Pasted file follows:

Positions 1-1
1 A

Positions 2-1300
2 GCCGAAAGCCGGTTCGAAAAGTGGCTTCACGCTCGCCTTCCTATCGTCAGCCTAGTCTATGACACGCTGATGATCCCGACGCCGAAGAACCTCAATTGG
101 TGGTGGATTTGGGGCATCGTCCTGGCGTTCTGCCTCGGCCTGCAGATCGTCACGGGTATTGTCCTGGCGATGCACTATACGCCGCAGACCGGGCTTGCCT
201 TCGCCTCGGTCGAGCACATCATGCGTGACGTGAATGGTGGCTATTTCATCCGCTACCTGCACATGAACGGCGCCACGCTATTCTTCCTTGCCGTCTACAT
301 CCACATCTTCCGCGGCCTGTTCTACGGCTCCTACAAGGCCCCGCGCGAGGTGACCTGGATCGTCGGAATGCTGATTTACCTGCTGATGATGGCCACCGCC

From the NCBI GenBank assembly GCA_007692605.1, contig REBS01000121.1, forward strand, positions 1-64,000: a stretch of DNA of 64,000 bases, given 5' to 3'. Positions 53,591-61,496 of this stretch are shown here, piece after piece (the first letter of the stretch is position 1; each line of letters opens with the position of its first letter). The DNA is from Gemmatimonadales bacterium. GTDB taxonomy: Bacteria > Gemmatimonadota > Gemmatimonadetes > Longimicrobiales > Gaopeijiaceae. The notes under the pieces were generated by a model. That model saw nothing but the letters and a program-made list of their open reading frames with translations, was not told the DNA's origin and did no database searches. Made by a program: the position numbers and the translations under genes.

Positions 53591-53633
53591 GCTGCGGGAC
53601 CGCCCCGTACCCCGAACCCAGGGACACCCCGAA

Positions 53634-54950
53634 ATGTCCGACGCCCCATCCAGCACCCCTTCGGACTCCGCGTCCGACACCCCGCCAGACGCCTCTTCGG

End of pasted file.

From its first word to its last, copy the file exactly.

Positions 1-1
1 A

Positions 2-1300
2 GCCGAAAGCCGGTTCGAAAAGTGGCTTCACGCTCGCCTTCCTATCGTCAGCCTAGTCTATGACACGCTGATGATCCCGACGCCGAAGAACCTCAATTGG
101 TGGTGGATTTGGGGCATCGTCCTGGCGTTCTGCCTCGGCCTGCAGATCGTCACGGGTATTGTCCTGGCGATGCACTATACGCCGCAGACCGGGCTTGCCT
201 TCGCCTCGGTCGAGCACATCATGCGTGACGTGAATGGTGGCTATTTCATCCGCTACCTGCACATGAACGGCGCCACGCTATTCTTCCTTGCCGTCTACAT
301 CCACATCTTCCGCGGCCTGTTCTACGGCTCCTACAAGGCCCCGCGCGAGGTGACCTGGATCGTCGGAATGCTGATTTACCTGCTGATGATGGCCACCGCC

From the NCBI GenBank assembly GCA_007692605.1, contig REBS01000121.1, forward strand, positions 1-64,000: a stretch of DNA of 64,000 bases, given 5' to 3'. Positions 53,591-61,496 of this stretch are shown here, piece after piece (the first letter of the stretch is position 1; each line of letters opens with the position of its first letter). The DNA is from Gemmatimonadales bacterium. GTDB taxonomy: Bacteria > Gemmatimonadota > Gemmatimonadetes > Longimicrobiales > Gaopeijiaceae. The notes under the pieces were generated by a model. That model saw nothing but the letters and a program-made list of their open reading frames with translations, was not told the DNA's origin and did no database searches. Made by a program: the position numbers and the translations under genes.

Positions 53591-53633
53591 GCTGCGGGAC
53601 CGCCCCGTACCCCGAACCCAGGGACACCCCGAA

Positions 53634-54950
53634 ATGTCCGACGCCCCATCCAGCACCCCTTCGGACTCCGCGTCCGACACCCCGCCAGACGCCTCTTCGG